"He was a legend. My first year with him, I was champion jockey. We had a great rapport and he will be sadly missed," he told Sky Sports News.
"We won the Derby with Oath, the Guineas with Sleepytime, we had a lot of great success.
"I think Frankel will be on everybody's mind, the way he trained that horse, one of the greatest horses we've ever seen - we'll not see another one like him."
Like Cecil, Sir Michael Stoute has been champion trainer 10 times and paid the ultimate tribute by describing him as the best trainer the UK has ever had.
"I do not believe this country has ever produced a better trainer than Henry," said the Freemason Lodge handler.
"I know there has never been one so loved.
"And then there was his toughness and courage which had to be seen to be believed as he continued to supervise the training of his horses. Some man."
Trainer Harry Dunlop was Cecil's godson and spent three years at Warren Place.
"It's a massive loss for racing as a whole. We saw last year and the year before with Frankel how incredible he was as a trainer," he said.
"I think he was an incredible trainer of a very good horse, the planning and patience with his two-year-olds were his strengths, and then knowing the correct race to go for.
"I was there when things weren't going well, but the incredible thing is that he brought it back up to be one of the most successful yards in the and again. Not many do that."
Racing remembered Cecil with a minute's silence before each of Tuesday's four meetings.
Sir Henry Cecil factfile:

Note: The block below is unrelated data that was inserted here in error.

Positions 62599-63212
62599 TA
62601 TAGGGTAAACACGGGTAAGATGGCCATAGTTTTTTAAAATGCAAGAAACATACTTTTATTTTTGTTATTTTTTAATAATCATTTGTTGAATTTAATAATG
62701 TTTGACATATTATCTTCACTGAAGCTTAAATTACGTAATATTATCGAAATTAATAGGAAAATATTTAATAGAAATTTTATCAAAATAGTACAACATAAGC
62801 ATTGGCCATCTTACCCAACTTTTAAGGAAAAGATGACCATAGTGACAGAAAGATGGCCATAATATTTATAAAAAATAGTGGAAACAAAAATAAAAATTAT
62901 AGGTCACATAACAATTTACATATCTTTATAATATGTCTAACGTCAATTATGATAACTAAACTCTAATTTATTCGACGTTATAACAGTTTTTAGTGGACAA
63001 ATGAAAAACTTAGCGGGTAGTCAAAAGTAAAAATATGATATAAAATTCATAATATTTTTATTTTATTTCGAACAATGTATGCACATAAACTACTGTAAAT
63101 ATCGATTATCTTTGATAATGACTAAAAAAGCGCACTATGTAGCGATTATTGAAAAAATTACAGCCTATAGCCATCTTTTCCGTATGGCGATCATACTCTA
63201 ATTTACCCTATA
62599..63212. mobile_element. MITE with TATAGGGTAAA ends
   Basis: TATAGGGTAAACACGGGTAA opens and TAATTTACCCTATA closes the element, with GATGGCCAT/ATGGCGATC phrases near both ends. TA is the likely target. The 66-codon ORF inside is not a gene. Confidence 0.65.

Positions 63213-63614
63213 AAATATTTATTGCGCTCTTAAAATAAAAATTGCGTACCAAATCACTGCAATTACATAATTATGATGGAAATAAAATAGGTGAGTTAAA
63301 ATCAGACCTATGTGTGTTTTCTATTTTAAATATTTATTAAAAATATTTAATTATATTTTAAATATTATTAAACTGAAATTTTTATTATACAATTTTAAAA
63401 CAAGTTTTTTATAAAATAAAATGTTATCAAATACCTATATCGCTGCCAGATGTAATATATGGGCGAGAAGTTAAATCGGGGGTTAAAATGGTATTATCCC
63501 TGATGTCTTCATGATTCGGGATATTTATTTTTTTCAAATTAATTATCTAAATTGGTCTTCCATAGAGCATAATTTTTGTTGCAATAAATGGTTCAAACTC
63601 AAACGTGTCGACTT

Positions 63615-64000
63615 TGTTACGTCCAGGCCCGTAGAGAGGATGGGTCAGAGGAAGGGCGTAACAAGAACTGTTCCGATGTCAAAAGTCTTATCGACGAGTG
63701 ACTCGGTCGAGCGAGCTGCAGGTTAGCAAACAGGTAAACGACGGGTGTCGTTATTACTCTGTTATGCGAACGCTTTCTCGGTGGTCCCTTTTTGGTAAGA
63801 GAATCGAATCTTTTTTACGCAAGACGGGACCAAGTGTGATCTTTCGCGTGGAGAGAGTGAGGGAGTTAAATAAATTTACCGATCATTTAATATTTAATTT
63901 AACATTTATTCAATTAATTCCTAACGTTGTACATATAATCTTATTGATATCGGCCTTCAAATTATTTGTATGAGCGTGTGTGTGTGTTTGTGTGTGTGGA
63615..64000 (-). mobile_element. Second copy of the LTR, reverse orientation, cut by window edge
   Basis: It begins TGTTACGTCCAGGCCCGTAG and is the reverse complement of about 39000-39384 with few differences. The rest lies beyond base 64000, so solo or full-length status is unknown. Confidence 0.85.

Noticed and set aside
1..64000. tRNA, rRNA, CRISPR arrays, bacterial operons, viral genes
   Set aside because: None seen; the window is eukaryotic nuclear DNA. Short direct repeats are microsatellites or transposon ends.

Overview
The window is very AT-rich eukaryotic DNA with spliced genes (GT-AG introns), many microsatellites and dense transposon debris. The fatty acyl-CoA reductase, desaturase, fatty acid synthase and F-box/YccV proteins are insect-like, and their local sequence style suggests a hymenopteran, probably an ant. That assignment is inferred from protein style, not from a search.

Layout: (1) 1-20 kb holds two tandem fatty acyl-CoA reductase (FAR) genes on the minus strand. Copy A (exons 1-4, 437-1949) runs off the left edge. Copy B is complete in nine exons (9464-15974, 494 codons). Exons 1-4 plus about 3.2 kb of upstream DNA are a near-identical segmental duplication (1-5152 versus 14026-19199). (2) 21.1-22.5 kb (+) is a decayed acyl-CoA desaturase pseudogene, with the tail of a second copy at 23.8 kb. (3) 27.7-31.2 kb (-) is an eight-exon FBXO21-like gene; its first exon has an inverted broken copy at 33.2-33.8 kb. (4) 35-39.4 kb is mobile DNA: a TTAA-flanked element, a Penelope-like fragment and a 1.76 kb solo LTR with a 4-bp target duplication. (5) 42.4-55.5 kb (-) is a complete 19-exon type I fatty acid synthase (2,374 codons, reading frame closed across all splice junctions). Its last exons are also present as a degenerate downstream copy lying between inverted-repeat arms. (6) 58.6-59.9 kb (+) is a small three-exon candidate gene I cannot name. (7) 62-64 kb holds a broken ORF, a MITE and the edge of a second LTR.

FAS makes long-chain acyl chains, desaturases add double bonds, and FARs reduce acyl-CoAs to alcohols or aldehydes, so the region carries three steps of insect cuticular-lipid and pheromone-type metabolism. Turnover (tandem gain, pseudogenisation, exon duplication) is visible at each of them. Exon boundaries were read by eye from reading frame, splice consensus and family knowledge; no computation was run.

Full name: Sir Henry Richard Amherst Cecil.
Born: January 11, 1943 in Aberdeen.
Apprenticeship: Assistant to stepfather Sir Cecil Boyd-Rochfort 1964-8.
First trainer's licence: 1969.
Champion trainer: 1976, 1978-9, 1982, 1984-5, 1987-8, 1990, 1993. Set a record of 180 winners in 1987 (broken by Richard Hannon in 1993)
Derby winners: Slip Anchor 1985, Reference Point 1987, Commander In Chief 1993, Oath 1999.
Other British Classic winners: 1000 Guineas: One In A Million 1979, Fairy Footsteps 1981, Oh So Sharp 1985, Bosra Sham 1996, Sleepytime 1997, Wince 1999.
2000 Guineas: Bolkonski 1975, Wollow 1976, Frankel 2011.
Oaks: Oh So Sharp 1985, Diminuendo 1988, Snow Bride 1989, Lady Carla 1996, Reams Of Verse 1997, Ramruma 1999, Love Divine 2000, Light Shift 2007
St Leger: Light Cavalry 1980, Oh So Sharp 1985, Reference Point 1987, Michelozzo 1989
Irish Classic winners: 1000 Guineas: Cloonagh 1973, Derby: Old Vic 1989, Commander In Chief 1993, Oaks: Diminuendo 1988, Alydaress 1989, Ramruma 1999
French Classic winners: Derby: Old Vic 1989, Oaks: Indian Skimmer 1987, Rafha 1990
King George VI And Queen Elizabeth Diamond Stakes winners: Reference Point 1987, Belmez 1990, King's Theatre 1994
Other information: Cecil has trained more Royal Ascot winners than anyone else. His total of 75 includes success every year from 1974 to 2002, with the exception of 1996. He won the Racing Post Trophy at Doncaster nine times between 1975 and 1993 and the May Hill Stakes at the same track eight times from 1984 to 1996
He was awarded a Knighthood in the Queen's 2011 Birthday Honours List for his services to horse racing.